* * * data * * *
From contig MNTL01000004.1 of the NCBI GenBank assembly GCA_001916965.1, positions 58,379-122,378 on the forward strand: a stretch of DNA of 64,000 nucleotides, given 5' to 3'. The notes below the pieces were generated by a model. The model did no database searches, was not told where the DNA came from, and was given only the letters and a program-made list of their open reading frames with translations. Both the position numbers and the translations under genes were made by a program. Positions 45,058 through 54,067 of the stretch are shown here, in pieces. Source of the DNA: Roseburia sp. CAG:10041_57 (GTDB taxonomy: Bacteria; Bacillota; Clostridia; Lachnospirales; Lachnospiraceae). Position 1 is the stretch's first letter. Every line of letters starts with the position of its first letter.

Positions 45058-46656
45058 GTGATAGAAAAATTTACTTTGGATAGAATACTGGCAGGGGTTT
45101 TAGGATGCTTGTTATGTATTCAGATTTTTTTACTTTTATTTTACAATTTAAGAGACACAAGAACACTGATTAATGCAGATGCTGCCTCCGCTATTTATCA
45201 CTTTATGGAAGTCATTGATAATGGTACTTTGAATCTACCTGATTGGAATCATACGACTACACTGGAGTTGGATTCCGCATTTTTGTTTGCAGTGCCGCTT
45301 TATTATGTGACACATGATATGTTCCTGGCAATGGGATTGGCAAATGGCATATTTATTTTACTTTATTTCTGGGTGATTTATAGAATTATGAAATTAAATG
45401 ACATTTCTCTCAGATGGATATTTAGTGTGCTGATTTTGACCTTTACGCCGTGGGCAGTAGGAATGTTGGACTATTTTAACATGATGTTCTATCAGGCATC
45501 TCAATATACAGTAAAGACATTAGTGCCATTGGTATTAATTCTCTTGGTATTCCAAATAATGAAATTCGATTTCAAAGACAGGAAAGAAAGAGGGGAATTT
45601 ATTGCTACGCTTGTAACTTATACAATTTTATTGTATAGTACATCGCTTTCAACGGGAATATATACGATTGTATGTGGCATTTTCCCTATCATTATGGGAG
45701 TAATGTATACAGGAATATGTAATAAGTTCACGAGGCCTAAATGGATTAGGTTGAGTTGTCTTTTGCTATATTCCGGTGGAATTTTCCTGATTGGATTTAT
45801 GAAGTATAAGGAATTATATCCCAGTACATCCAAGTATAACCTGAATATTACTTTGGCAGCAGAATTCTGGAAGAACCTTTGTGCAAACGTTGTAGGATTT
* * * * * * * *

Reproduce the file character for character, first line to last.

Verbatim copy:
From contig MNTL01000004.1 of the NCBI GenBank assembly GCA_001916965.1, positions 58,379-122,378 on the forward strand: a stretch of DNA of 64,000 nucleotides, given 5' to 3'. The notes below the pieces were generated by a model. The model did no database searches, was not told where the DNA came from, and was given only the letters and a program-made list of their open reading frames with translations. Both the position numbers and the translations under genes were made by a program. Positions 45,058 through 54,067 of the stretch are shown here, in pieces. Source of the DNA: Roseburia sp. CAG:10041_57 (GTDB taxonomy: Bacteria; Bacillota; Clostridia; Lachnospirales; Lachnospiraceae). Position 1 is the stretch's first letter. Every line of letters starts with the position of its first letter.

Positions 45058-46656
45058 GTGATAGAAAAATTTACTTTGGATAGAATACTGGCAGGGGTTT
45101 TAGGATGCTTGTTATGTATTCAGATTTTTTTACTTTTATTTTACAATTTAAGAGACACAAGAACACTGATTAATGCAGATGCTGCCTCCGCTATTTATCA
45201 CTTTATGGAAGTCATTGATAATGGTACTTTGAATCTACCTGATTGGAATCATACGACTACACTGGAGTTGGATTCCGCATTTTTGTTTGCAGTGCCGCTT
45301 TATTATGTGACACATGATATGTTCCTGGCAATGGGATTGGCAAATGGCATATTTATTTTACTTTATTTCTGGGTGATTTATAGAATTATGAAATTAAATG
45401 ACATTTCTCTCAGATGGATATTTAGTGTGCTGATTTTGACCTTTACGCCGTGGGCAGTAGGAATGTTGGACTATTTTAACATGATGTTCTATCAGGCATC
45501 TCAATATACAGTAAAGACATTAGTGCCATTGGTATTAATTCTCTTGGTATTCCAAATAATGAAATTCGATTTCAAAGACAGGAAAGAAAGAGGGGAATTT
45601 ATTGCTACGCTTGTAACTTATACAATTTTATTGTATAGTACATCGCTTTCAACGGGAATATATACGATTGTATGTGGCATTTTCCCTATCATTATGGGAG
45701 TAATGTATACAGGAATATGTAATAAGTTCACGAGGCCTAAATGGATTAGGTTGAGTTGTCTTTTGCTATATTCCGGTGGAATTTTCCTGATTGGATTTAT
45801 GAAGTATAAGGAATTATATCCCAGTACATCCAAGTATAACCTGAATATTACTTTGGCAGCAGAATTCTGGAAGAACCTTTGTGCAAACGTTGTAGGATTT